So you turn the tap for a glass of water, and you notice that the liquid coming out of it isn’t clear but milky. But then, after a few minutes, the milky water starts to clear up until the cloudiness is all gone.
What could have caused the milky appearance, you might ask? Well, there are a number of possible reasons for this:
- Air bubbles
Milky water, also known as white water or cloudy water can be caused by air bubbles that get trapped in the pipes. When water-soluble gases such as oxygen, chlorine, hydrogen sulphide, carbon dioxide and others enter the mains supply, they create air locks or air pockets in the plumbing system. As these gases are carried along the pipes, they get dissolved in the water. When you open the hot water tap, the pressure is released and the dissolved gases spurt out into millions of tiny air bubbles. This is what gives your hot water the white, milky appearance.
All main supplies contain a small amount of air, but a tear or damage in the pipe may pull in additional air. A change in the water pressure may also be to blame. An increase in pressure causes excessive air to get trapped in the pipeline. This can happen if:
- Your home’s plumbing system and heater use the well system.
- There is disturbance in the water distribution pipes, such as when utility companies switch from one well source to another.
Milky water is also common when the weather is cold. As water passes through the pipes in your home, it is mixed with oxygen. When it’s cold outside, more oxygen bubbles get into the water, hence the cloudy water effect.
If the water is left to stand for several minutes, the dissolved gases will start to separate and the cloudy effect will go away. This reaction is very much similar when you pour carbonated drinks into a glass.
- Your water heater’s anode
If water from your hot tap is excessively cloudy and generally stays that way, the issue may be with your water heater itself.
The anode rod (factory installed) in your hot water cylinder is there to inhibit rust by maintaining an invisible film of free hydrogen on the entire surface of the heater. The anode is placed where rust initially forms – in the water tank. It acts as “sacrificial metals” which draw the metallic ions in the cathodic area and keep them from going into the solution, protecting the tank against corrosion. This is most common in water heaters that are less than one year old. It disappears over time.
When water from ALL of your hot water taps turns milky, it could be a sign that your anode needs replacement. The good news is replacing an old anode rod is relatively easy and inexpensive.
Sediments such as sand, dirt and tiny particles from rocks in the ground can get into your water supply. This can happen when there are drilling activities nearby.
It’s easy to tell whether the milky appearance of your hot water is caused by air bubbles or by tiny particles. Wait for the water to clear up and watch. Air bubbles tend to rise to the water’s surface, while sediments tend to sink into the bottom or do not clear at all.
Like air bubbles, the presence of particles in the water does not make it harmful but aesthetically unpleasant.
- Methane Gas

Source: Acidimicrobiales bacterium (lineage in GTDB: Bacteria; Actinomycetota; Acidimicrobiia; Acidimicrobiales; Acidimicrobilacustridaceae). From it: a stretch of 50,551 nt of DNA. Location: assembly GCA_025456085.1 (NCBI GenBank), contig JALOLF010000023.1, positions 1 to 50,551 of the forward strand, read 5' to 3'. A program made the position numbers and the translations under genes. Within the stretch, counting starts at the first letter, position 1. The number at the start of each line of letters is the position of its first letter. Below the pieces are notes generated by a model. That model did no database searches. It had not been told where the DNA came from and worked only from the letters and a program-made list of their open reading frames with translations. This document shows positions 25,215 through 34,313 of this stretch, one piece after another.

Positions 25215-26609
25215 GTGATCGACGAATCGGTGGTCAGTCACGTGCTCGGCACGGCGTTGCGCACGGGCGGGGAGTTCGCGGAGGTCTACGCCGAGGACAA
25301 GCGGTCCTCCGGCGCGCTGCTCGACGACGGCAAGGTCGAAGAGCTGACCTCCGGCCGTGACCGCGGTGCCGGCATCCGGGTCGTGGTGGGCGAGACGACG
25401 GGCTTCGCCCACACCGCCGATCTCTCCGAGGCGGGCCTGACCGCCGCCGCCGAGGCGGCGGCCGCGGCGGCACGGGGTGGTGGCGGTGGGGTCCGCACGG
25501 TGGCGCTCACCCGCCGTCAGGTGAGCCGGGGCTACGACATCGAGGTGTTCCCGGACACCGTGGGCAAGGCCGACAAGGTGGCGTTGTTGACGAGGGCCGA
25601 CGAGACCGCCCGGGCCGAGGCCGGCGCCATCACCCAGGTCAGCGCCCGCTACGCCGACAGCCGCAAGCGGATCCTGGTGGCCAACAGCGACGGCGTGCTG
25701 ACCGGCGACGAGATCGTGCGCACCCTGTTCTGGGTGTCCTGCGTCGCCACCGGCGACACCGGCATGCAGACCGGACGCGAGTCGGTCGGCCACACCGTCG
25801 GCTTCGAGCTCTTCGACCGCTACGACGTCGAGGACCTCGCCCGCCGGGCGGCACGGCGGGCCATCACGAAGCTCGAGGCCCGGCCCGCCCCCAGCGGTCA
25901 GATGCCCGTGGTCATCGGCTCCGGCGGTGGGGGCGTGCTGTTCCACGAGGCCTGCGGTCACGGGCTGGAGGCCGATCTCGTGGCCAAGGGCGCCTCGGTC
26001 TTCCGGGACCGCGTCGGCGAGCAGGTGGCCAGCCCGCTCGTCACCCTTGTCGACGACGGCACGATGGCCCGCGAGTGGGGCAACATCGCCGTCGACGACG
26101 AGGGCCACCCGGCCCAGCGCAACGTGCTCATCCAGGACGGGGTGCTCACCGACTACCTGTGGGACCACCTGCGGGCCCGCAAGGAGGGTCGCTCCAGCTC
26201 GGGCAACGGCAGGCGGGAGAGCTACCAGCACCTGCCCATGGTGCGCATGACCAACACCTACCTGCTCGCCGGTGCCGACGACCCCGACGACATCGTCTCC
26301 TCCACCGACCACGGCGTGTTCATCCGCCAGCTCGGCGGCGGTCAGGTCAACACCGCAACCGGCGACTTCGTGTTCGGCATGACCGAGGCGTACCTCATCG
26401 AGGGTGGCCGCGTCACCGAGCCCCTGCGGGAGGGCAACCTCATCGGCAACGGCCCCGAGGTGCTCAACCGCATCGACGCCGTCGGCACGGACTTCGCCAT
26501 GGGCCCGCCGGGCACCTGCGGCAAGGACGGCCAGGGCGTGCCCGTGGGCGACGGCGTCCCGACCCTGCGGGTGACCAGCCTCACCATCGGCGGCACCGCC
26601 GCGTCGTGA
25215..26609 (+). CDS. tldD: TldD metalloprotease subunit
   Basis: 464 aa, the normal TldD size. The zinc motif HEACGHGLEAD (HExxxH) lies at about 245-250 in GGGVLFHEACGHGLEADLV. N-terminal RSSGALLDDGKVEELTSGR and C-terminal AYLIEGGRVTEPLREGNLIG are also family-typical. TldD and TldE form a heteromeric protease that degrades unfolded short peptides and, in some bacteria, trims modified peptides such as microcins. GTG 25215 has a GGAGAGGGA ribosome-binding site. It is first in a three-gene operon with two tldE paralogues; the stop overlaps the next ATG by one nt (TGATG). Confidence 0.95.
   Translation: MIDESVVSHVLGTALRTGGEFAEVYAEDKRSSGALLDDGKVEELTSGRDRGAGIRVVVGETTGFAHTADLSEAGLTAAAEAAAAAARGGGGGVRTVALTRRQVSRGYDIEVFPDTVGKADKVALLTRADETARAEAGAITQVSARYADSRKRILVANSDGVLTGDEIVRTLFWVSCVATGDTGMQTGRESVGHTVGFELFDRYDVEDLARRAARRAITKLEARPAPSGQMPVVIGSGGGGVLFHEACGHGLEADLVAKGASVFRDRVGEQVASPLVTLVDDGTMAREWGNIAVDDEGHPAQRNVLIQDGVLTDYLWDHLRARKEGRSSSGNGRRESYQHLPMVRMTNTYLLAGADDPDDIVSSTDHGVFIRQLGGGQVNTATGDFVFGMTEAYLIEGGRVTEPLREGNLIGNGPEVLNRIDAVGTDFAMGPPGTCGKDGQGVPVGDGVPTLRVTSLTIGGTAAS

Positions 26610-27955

It’s highly uncommon but not impossible. This problem can occur in areas where gas and oil wells are nearby. Methane is a flammable gas, so having it in your water source can pose problems. It is hard to detect since it is odourless unless the water also contains hydrogen sulphide. In addition, methane acts the same way as air bubbles –they also rise to the water surface and escape into the open air.
The usual fix for water containing methane gas is installing an aerated tap, which permits the gas to dissipate faster. The aerator must be vented to the open air to prevent the risk of fire or explosion.
Is the water safe to consume?
You may notice a difference in the smell, taste and overall aesthetic of your water. But as off-putting as milky water may look, it is completely harmless and safe to drink or use.
However, please note that cloudy appearance that is another colour other than white (i.e. brown, yellow or green) can indicate presence of bacteria, metals, minerals or other contaminants. This is often the case when the cloudy water effect does not clear up after some time. Cloudy water of this kind may have adverse health effects when consumed.
What can you do?
If water from all of your home’s taps appears cloudy, the problem could be from a pressurised water system. If only a single tap produces cloudy water, then the issue is with that fixture alone. Cloudy water from a hot tap can be an indication of a problem with your water heater.
Milky water caused by air bubbles or dissolved gasses can be resolved with aerated taps. Sometimes it cannot be fixed entirely, but aerating the water significantly reduces bubbles.
The cloudy water effect should not last longer than 24 hours. If the milky appearance of your hot water bothers you, you can:
- Keep the taps running until your water runs clear.
- Check with your neighbours to find out whether they are having the same issue. If such is the case, it is advisable to notify your water supplier of the problem.
If the situation doesn’t clear up itself, it is advisable to call in Hot Water Cylinders NZ to check whether things look normal or you need to take further steps.
We will come and take a look, so we can determine the right reasons and provide appropriate solutions. Contact us on 0800 832 638!